Sunday, January 10, 2010

Why 13 Pounds?

I started spinning in 1992. I had just started knitting and fell deeply in love with fiber and really wanted to explore all of it. My husband (who's a builder) had been working on a sheep barn for a woman in the area. This woman happened to be a member of a very active guild and she invited me to attend a meeting. I had seen spinning wheels and demonstrations when I was a kid (it was the heyday of Laura Ingalls Wilder & Little House on the Prairie after all). When I walked into that meeting, it was fiber heaven. There were probably 40 people sitting at all different kinds of spinning wheels with all manner and color of fiber - I was a goner.

My very first workshop was with Rita Buchanan. It was based on taking an entire fleece and processing it all different ways. I had to borrow a wheel from the spinning guild, as I didn't have one of my own and I was such a rank beginner, I didn't even know how to use an orifice hook. My workshop mates and Rita were extremely gracious and helped me through most of it. My hands hurt for days after that workshop because of the death grip I had on the fleece.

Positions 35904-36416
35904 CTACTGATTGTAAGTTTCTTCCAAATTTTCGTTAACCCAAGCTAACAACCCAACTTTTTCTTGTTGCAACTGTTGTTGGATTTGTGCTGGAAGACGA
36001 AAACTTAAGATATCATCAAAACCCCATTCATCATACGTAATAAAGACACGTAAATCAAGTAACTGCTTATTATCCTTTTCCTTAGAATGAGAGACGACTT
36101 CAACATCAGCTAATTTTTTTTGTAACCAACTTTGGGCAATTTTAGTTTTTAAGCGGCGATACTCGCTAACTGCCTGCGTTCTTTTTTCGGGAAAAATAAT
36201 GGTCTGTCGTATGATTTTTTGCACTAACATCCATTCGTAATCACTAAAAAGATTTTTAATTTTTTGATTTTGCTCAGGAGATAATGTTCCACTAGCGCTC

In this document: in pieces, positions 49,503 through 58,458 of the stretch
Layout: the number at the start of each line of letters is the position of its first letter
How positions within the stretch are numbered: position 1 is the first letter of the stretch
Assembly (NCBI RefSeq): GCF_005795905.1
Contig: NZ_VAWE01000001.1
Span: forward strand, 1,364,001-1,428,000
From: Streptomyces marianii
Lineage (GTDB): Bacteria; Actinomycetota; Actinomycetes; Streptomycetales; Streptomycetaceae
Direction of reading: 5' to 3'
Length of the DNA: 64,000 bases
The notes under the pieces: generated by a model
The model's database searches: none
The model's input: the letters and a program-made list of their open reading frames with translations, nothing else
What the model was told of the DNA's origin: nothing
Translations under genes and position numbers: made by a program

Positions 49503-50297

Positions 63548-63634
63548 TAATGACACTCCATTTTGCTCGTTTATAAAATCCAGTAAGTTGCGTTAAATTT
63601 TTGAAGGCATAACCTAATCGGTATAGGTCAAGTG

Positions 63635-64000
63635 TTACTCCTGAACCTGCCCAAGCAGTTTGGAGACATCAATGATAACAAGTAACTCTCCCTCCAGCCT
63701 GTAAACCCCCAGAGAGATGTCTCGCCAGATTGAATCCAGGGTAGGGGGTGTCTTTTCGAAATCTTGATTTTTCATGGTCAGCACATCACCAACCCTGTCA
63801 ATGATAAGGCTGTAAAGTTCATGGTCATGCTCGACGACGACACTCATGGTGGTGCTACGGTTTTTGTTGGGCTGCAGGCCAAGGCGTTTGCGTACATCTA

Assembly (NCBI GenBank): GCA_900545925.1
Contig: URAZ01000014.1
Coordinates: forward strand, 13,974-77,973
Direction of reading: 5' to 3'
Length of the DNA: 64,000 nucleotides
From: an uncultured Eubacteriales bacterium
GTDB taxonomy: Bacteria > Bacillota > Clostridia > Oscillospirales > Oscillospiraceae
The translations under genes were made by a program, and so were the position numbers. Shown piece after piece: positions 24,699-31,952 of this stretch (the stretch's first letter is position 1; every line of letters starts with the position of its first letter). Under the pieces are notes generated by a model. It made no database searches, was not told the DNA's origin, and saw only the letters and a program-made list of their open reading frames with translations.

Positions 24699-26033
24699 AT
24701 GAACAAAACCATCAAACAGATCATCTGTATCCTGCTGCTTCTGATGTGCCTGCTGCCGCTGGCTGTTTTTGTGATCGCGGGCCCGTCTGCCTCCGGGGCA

Since then I've had workshops with many spinnerati (Lynne Vogel, Katherine Alexander, Judith MacKenzie McCuin, Beth Smith, Abby Franquemont, Maggie Casey, Rudy Amann, Janel Laidman, and others). I've been to SOAR twice and enjoyed it immensely both times. My spinning has improved over the years - A LOT.

However, I tend to spin the same kind of yarn. Over and over. It's a little boring. Since my theme word for 2010 is progress, I wanted to make progress in one of the things I love best. So I banded together with a couple of friends and we each pledged to spin 4 ounces of fiber a week. We don't have any rules, just a couple of guidelines:
  1. Spin 4 ounces/week
  2. Enjoy it
  3. Learn from it
  4. Write about it
That's it. We aren't going to be spinning the same fiber at the same time (although I will admit our stashes overlap quite a bit). I plan on working through Judith MacKenzie McCuin's The Intentional Spinner and picking up tips and tricks along the way.

At the end of the year, we'll each have 13 pounds of yarn that we made with our own hands and 13 pounds less of fiber languishing in our stashes (theoretically anyway). It's going to be an interesting trip - I can't wait to see what turns up along the way.

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